India can also use these institutes for exporting teachers across the world and they can act as a major soft power for us.
Engaging our society
Only 10% of the students who enroll in primary school end up joining college. They are a huge resource available to us whose talent can be utilized through schemes like National Service Scheme where a college is asked to adopt one nearby primary school.
Also we can engage retired and serving government officials, working professionals in our schools. This can be done by making schemes where such interested persons can take a sabbatical and teach in schools. This experience will be enriching for both society and school and nurture a sense of respect for Teacher’s job. This can atleast be started in central government run schools like Navodaya Vidyala and Central School.
Schools too should be active participants and pioneers in schemes like the Swach Bharat Abhiyan or Yoga Day. If you wish to engage entire society, engage its children.
Are we over- emphasizing the importance of English language!
We have in our education system laid excessive stress on English education. While I agree with the advantages of knowing the language in today’s world, we should not forget English is not the child’s first language. Research worldwide shows that the child should be initially taught in his or her own mother language. Even the Section 29(2)(f) of the RTE Act mentions this. Thrusting English upon the child, creates a disconnect between what the child speaks in his family and in school. Many a times this creates lack of confidence and fear to ask questions. Moreover English or any other language can always be added as a skill later.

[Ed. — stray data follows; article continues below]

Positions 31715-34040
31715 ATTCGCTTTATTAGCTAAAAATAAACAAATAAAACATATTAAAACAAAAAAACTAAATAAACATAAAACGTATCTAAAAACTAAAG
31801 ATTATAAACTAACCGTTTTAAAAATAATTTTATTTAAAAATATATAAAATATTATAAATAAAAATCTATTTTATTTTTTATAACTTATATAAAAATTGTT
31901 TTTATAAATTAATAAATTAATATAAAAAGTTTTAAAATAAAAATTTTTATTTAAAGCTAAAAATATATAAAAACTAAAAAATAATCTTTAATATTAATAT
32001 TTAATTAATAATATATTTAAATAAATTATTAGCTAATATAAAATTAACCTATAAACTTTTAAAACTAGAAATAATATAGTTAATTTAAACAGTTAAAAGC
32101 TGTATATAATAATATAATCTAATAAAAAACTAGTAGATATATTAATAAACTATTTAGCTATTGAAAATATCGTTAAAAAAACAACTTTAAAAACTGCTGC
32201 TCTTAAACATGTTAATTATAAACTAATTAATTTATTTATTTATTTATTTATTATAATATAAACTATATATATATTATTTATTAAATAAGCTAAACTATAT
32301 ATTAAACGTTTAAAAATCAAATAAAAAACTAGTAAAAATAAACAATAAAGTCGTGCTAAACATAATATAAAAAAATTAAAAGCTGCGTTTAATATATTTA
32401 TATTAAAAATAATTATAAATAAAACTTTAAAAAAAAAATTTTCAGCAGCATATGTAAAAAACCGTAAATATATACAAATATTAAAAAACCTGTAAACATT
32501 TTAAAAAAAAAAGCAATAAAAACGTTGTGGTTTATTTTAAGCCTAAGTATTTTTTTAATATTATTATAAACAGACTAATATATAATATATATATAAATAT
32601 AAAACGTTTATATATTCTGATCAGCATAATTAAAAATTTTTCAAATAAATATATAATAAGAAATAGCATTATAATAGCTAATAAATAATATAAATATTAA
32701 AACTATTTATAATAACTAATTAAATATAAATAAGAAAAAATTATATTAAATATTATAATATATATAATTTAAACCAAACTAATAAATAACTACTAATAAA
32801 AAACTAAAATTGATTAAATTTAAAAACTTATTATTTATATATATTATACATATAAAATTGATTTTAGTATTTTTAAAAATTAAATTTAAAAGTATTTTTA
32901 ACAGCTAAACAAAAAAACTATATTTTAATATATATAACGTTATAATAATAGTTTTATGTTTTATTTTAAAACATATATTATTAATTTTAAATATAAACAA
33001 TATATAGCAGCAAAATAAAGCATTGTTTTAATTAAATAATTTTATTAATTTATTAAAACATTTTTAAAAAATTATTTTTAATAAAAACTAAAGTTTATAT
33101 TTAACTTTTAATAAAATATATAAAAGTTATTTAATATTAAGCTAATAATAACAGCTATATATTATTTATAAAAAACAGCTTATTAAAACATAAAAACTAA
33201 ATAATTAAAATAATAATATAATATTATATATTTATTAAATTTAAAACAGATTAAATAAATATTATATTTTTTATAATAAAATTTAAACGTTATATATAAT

Utilizing available infrastructure
Schools have huge infrastructure with them which goes largely unutilized after school hours and during holidays. School principals should be given the freedom so as to engage civil society and NGO’s which want to contribute for the purpose of education but are unable to do so due to lack of infrastructure availability. This should also include building and maintaining school buildings under the Public Private Partnership model.
India is a nation of diversities, a garland with multiple flowers. Today it is brimming with young energy and it is the responsibility of our governments to streamline this energy not only for India’s progress but global peace. Mahatma Gandhi in Buniyadi Siksha says, “ The ancient aphorism ‘Education is that which liberates’ (‘Sa Vidya Ya Vimuktaye’ from Mundakopanishad), is as true today as it was before. Education here does not mean mere spiritual knowledge, nor does liberation signify only spiritual liberation after death. Knowledge includes all training that is useful for the service of mankind and liberation means freedom from all manner of servitude even in the present life. Servitude is of two kinds: slavery to domination from outside and to one’s own artificial needs. The knowledge acquired in the pursuit of this ideal alone constitutes true study.”
Swami Vivekananda always said, “Give me 100 energetic young men and I shall transform India”, it is for creating such young energetic women and men that this government was voted to power. Primary Education is where the transformation should start.
(This article was published in the India Foundation Journal Issue 3,Vol II.)